NYC’s ‘right to shelter’ policy tested amid migrant influx

Border Report

NEW YORK, NEW YORK – AUGUST 25: Migrants who crossed the border from Mexico into Texas exit a bus as it arrives into the Port Authority bus station in Manhattan on August 25, 2022 in New York City. Numerous buses from Texas filled with migrants have been arriving into New York City every few days since early August as Texas Governor Greg Abbott continues to be at odds with New York City Eric Adams about border policies. The hundreds of migrants have been welcomed into the city and given temporary shelter as authorities try to find more permanent arrangements. (Photo by Spencer Platt/Getty Images)

(NewsNation) — New York City is utilizing federal assistance to handle migrants transported to the city from the southern border, as the city’s law offering shelter to all who seek it is put to the test.

NewsNation affiliate PIX11 in New York City reports FEMA is offering assistance to help house the 11,000 migrants in the city, most of which were sent to the city by the direction of Texas Gov. Greg Abbott. The city of New York is sheltering approximately 8,000 migrants.

“We need help. We have not been ashamed to say that,” New York City Mayor Eric Adams told the New York Times. “We need help, and all those who think we’re not getting it right, they should come and show us how to get it right because we believe we are getting it right.”

The influx has tested the city’s “right to shelter” law, which offers access to a shelter to anyone requesting it.

On Monday, the city was unable to offer beds to 60 migrants, the first major blunder in the city’s system in more than a decade, according to the Times.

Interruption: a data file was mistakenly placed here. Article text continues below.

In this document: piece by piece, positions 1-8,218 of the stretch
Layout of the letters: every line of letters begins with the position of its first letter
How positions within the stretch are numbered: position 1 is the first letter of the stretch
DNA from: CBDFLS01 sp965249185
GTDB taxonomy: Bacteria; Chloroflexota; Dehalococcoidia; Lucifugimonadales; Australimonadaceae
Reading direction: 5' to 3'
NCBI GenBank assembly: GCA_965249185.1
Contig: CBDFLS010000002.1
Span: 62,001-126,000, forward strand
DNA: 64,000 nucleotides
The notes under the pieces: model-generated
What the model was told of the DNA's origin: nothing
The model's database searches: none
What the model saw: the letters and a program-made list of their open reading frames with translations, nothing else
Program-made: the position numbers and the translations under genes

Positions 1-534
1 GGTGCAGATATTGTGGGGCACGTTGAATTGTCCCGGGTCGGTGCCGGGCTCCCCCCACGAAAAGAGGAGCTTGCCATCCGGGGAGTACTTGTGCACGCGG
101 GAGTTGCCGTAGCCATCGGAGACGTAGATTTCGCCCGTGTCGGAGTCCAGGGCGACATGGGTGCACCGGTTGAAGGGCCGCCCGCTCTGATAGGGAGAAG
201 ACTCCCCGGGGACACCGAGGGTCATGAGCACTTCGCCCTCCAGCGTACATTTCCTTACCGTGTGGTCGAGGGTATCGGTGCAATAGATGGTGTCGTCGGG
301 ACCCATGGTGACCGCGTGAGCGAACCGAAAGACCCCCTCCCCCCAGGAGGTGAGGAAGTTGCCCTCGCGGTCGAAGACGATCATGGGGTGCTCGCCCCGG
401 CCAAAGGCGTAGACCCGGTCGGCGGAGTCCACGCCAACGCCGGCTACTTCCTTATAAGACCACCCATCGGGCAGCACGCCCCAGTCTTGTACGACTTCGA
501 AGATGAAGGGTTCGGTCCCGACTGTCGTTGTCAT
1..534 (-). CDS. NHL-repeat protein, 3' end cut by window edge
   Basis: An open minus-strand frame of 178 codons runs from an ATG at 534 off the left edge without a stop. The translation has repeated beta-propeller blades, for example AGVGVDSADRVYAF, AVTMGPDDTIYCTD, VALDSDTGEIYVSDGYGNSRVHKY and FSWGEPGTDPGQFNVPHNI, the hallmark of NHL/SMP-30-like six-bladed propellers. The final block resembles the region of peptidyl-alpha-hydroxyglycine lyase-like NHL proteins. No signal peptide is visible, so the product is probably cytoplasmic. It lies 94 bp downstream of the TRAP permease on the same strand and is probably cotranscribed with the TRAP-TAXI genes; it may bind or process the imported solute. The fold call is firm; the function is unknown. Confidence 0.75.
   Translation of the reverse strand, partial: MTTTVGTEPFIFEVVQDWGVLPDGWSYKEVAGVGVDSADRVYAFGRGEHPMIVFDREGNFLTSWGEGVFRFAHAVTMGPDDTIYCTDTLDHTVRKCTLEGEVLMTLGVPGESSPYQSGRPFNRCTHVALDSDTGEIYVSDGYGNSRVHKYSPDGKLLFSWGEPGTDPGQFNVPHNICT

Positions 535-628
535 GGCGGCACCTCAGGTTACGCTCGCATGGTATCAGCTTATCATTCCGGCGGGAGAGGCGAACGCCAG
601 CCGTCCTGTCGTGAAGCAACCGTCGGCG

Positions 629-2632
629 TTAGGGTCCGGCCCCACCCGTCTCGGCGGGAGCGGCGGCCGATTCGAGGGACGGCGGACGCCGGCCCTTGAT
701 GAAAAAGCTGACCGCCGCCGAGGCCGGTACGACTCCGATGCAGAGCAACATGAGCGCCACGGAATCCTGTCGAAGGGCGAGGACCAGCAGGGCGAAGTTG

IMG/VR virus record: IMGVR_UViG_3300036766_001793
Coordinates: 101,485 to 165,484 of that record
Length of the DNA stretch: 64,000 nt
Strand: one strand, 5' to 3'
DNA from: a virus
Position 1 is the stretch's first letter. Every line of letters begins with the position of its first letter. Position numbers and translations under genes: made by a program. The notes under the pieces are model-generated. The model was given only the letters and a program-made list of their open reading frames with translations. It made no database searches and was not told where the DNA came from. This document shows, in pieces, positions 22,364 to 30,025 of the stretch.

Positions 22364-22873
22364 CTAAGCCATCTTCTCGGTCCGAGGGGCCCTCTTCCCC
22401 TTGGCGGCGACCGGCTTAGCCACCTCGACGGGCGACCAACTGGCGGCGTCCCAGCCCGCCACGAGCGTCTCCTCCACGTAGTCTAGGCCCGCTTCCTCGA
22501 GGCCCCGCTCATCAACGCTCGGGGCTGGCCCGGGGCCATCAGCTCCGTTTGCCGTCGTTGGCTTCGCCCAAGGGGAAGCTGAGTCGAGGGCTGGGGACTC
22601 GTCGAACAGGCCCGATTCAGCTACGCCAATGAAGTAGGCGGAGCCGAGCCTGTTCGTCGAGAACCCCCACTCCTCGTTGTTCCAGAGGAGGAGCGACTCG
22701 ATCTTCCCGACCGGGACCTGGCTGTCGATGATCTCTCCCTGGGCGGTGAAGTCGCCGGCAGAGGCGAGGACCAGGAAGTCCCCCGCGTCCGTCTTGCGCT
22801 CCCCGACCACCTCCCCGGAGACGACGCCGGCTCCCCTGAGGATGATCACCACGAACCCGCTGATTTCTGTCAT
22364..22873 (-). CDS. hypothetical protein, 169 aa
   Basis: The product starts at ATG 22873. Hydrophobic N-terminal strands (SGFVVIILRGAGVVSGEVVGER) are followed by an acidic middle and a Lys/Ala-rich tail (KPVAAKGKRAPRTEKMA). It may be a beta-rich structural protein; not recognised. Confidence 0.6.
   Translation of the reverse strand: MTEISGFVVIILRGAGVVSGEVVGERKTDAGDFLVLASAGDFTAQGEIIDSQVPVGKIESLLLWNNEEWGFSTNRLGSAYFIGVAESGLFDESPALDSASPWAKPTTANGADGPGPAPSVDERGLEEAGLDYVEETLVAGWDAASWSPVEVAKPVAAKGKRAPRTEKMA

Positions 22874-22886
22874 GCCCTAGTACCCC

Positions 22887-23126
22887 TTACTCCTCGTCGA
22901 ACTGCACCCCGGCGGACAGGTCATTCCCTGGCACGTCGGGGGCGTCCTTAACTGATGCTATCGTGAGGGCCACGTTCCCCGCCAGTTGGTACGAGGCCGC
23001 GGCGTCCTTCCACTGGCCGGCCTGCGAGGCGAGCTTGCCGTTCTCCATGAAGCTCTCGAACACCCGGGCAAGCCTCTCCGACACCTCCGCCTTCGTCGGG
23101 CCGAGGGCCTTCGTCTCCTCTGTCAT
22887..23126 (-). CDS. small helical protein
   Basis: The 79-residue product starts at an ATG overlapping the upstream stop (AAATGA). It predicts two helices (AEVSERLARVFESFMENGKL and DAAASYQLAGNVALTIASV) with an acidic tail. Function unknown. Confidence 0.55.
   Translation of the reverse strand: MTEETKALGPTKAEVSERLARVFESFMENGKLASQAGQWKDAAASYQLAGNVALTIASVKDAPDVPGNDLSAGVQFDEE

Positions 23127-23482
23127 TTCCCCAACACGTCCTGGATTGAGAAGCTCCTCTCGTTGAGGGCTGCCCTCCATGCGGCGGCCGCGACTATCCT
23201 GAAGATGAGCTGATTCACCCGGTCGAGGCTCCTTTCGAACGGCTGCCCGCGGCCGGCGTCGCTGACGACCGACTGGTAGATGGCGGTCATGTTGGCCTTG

Adams reportedly signaled the policies surrounding the “right to shelter” law may change, as the migrant bus situation has compounded an already overwhelmed homeless shelter system.

The mayor’s chief counsel Brendan McGuire told the Times when the law was conceived, no one was “contemplating that there were going to be over 10,000 individuals bused into New York with no connection to New York from overseas.”

The city has opened 23 emergency shelters to help meet obligations set by the law.

White House press secretary Karine Jean-Pierre said regional FEMA administrators are offering support to local efforts in New York City, and elsewhere, according to PIX11.

“Funding is also available through FEMA’s emergency food and shelter program to eligible local governments and not-for-profit organizations upon request,” she said. “We will continue to do what we can to support these cities as we rebuild our asylum system.”

One of the nonprofits greeting the migrants as they exit the buses told the New York Post that all were welcome in the city, but the influx of people isn’t without its challenges.

“We know we have a huge homeless problem here in New York City as it is. Hopefully, this will shine a light on an already broken shelter system,” Power Maul of Artists Athletes Activists told the Post.

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